A new type of air fuelled battery could give up to ten times the energy storage of designs currently available, say researchers at the University of St Andrews and partners at Strathclyde and Newcastle.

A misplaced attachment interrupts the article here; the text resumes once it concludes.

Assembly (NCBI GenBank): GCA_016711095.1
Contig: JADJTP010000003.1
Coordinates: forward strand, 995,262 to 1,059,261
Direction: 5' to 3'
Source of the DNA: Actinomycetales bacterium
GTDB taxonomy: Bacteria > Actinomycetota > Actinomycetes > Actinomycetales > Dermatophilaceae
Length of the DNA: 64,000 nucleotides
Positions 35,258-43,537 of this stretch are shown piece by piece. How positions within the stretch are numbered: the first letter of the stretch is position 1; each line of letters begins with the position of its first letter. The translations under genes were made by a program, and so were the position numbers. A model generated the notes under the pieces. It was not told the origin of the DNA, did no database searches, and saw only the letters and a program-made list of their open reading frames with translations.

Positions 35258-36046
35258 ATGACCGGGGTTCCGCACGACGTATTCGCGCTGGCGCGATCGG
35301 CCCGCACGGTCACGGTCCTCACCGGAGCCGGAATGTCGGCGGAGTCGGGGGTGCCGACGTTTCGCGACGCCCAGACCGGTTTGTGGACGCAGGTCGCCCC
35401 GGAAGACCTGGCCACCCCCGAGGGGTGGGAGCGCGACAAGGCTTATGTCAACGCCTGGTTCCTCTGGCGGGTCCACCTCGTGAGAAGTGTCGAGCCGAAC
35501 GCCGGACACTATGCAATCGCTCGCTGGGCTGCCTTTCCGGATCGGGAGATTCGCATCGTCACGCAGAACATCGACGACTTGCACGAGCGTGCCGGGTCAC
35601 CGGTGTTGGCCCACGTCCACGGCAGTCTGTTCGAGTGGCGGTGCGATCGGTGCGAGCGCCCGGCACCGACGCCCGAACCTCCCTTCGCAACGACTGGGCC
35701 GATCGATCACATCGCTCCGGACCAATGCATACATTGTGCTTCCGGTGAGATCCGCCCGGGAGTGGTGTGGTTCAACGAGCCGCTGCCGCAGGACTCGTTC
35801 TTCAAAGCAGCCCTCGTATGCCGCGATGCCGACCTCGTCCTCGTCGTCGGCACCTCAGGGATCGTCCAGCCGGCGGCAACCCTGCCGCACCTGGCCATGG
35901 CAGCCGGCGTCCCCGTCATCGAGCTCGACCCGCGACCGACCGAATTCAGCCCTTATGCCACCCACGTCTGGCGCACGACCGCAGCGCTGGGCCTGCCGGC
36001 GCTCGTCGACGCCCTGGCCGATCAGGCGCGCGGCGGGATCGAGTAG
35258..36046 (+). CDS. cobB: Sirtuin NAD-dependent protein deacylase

The new design, claimed to offer a 'step change' in capacity, is said to have the potential to improve the performance of portable electronic products and to give a boost to the renewable energy industry. According to the research team, the batteries will enable a constant electrical output from sources such as wind or solar, which stop generating when the weather changes or night falls. The improvement in capacity is provided by an additional component that uses oxygen drawn from the air during discharge. This replaces a chemical constituent used in rechargeable batteries today. More energy is claimed for the same sizes battery, while those with a similar capacity can be made smaller. The STAIR (St Andrews Air) cell should be cheaper than today's rechargeables too. The new component is made of porous carbon, less expensive than the lithium cobalt oxide it replaces. Principal investigator Professor Peter Bruce of the Chemistry Department at the University of St Andrews, said: "Our target is to get a five to ten fold increase in storage capacity, which is beyond the horizon of current lithium batteries. Our results, so far, are very encouraging and have far exceeded our expectations." While focused on understanding more about how the chemical reaction of the battery works and how to improve it, the research team is also working towards making a STAIR cell prototype suited to small applications, such as mobile phones or MP3 players.